011     initial commit, added the hello.txt file
 013 Remember: when merging, you should start from the branch you want to merge the changes into.


Okay, now that we have learned how to commit and review changes, and switch and merge branches, we’re finally ready to start sharing our code with the world, using GitHub.
We’ll first learn how to upload our new repository to GitHub and keep it up to date with our changes, and then we’ll have a quick look at contributing to some of the existing projects.
Head over to and sign up for a new account if you don’t already have one (GitHub is free for open-source projects, you only need a paid account if you want to keep some of your repositories private). Then locate the link to add a new repository (it’s a little icon next to your username in the top-right, with a book and a plus icon) and click it. Enter in the name for your repository (in our case, hello_git), and submit the form.
As soon as you’ve created your repository, GitHub helpfully provides a page of instructions for setting up a new repository or uploading an existing one. Jump to the section titled Existing Git Repo? and follow those instructions. After entering the directory where your existing repo lives, there are two more steps: git remote add and git push -u:

 001 git remote add origin
 002 git push -u origin master

In Git terminology, a remote is a version of your repository that’s stored elsewhere. This could be on a co-worker’s machine, on a local server, or somewhere on the Internet. In this case, it will be hosted by GitHub.
The first command, git remote add, is telling Git that our repository has a remote, called origin, that lives at the provided address (this will be different for your project, since it contains your GitHub username.)
The next command, git push, is telling Git to take the local commit history on the master branch, and send it to the master branch of the remote named origin (which is GitHub.) The -u option is only required the first time you push your changes to GitHub.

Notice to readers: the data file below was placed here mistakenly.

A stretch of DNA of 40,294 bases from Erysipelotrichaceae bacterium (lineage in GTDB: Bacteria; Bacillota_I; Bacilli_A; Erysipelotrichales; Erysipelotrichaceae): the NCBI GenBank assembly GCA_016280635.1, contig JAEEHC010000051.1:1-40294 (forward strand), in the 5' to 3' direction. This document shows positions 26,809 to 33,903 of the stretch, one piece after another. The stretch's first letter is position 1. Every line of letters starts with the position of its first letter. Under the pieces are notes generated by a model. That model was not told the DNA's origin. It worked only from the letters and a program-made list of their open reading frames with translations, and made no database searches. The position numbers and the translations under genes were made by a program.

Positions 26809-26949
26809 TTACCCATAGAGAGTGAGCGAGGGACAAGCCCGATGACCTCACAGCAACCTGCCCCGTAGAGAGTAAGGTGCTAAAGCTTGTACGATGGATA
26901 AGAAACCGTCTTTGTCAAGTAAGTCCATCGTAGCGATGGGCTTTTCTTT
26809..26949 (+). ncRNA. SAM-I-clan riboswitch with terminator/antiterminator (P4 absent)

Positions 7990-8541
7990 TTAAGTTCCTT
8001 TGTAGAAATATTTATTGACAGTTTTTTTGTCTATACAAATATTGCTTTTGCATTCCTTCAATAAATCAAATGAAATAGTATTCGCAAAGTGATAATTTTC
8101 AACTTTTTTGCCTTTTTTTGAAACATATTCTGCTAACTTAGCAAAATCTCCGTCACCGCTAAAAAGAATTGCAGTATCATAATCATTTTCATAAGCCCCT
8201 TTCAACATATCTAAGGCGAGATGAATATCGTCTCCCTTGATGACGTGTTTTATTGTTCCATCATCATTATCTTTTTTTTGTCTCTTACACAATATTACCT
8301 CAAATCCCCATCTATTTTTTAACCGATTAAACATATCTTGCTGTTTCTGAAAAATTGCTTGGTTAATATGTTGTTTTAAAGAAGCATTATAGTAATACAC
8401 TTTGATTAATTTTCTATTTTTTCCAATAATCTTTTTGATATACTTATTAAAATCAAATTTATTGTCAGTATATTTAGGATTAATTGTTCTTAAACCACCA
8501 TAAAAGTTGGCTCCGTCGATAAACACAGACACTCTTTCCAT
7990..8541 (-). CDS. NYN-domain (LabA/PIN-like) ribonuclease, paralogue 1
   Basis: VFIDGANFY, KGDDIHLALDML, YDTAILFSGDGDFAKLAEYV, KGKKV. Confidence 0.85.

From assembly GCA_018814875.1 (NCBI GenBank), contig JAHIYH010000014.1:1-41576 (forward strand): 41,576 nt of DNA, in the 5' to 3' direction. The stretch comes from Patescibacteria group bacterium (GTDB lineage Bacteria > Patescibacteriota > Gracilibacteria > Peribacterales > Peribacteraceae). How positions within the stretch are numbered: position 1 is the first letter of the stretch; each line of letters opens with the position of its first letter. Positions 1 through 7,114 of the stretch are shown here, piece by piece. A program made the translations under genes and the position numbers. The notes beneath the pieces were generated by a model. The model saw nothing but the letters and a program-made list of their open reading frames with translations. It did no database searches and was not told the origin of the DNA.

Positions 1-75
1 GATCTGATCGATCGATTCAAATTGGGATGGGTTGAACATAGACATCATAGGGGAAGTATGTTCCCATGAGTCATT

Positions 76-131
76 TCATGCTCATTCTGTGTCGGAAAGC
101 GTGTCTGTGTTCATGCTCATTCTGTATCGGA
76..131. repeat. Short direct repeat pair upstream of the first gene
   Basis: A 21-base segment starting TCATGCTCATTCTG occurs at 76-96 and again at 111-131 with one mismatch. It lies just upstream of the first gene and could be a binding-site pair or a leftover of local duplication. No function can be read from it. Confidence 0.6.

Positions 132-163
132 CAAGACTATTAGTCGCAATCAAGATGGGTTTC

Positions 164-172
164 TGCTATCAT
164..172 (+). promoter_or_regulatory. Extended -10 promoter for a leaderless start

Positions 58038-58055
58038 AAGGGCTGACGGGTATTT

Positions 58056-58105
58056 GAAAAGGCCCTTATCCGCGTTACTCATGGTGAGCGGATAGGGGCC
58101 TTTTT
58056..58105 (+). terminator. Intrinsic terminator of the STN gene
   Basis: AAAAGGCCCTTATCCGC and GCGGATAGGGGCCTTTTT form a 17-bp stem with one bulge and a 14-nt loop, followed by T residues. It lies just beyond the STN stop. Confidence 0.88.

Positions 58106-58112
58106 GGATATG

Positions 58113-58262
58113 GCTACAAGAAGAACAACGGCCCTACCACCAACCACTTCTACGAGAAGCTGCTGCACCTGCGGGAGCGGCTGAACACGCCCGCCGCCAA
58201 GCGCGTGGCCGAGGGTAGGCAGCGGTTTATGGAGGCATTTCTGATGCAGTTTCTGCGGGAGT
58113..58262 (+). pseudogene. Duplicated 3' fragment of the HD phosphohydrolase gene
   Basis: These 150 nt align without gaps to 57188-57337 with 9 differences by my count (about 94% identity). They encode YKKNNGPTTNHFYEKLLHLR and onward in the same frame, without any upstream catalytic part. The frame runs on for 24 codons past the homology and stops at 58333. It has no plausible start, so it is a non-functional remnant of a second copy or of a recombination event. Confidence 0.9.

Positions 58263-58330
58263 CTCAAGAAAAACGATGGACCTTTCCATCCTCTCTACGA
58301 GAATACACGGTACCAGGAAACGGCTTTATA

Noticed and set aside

When you run the git push command, Git will ask you for your GitHub username and password. Type them in, and your code will be pushed to GitHub. You can see it published on the site by refreshing your repository page.

Contributing to an existing project

Now that you know how to upload your own projects to GitHub, it’s time to learn how to contribute to other people’s projects. After all, that’s exactly what open source is all about!
Of course, you can’t push directly to a project you don’t own – that would be chaos. However, GitHub introduced the concept of forking – making a copy of a GitHub repository inside your own account.
To fork a project, just navigate to that project’s page on GitHub and click the fork button in the top-right corner. As an example, let’s try forking Modernizr. Go to and click Fork. After a few seconds, you’ll land on your own copy of the Modernizr repository.
Now you need to download a copy of the repo to your computer so you can work on it. Copy the URL from the box at the top of the page (it will look something like Open your home directory in the terminal, and issue the git clone command, passing in the GitHub URL you just copied:

001 git clone

This will copy the entire repository to a directory with the same name on your machine. You can now make changes, commit them, and push them back up to GitHub however you like.
If you make changes that you think would be valuable for all users of the project, or fix a bug, you can submit a pull request, which invites the owners of the repository you forked to incorporate your changes. There’s a pull request button conveniently located at the top of the page when you’re viewing any of your forked repositories.


Now that you’ve mastered the basics of Git and GitHub, you’ll be in a far better position to contribute to open-source web projects. Not only can you share your own work with others, you’ll also be able to help out the community by fixing bugs and improving on the work of those who’ve come before.

Extra reading

This article has only skimmed the surface of what’s possible with Git, and if you want to start using it as part of your workflow you’ll have a bit more learning to do. Here are some of the best places to polish up on your Git skills:
git help: type git help in your terminal to get a list of available commands, and git help <command> to get a detailed description of the command and all the available options.
The Git Book: the Git website has an entire book about Git, available completely for free online. This is a fantastic resource that goes into a lot more detail about Git.
Git Immersion: Git Immersion is a fantastic online tutorial that walks you through a series of short exercises to learn all of Git’s features, from the most basic to the more advanced.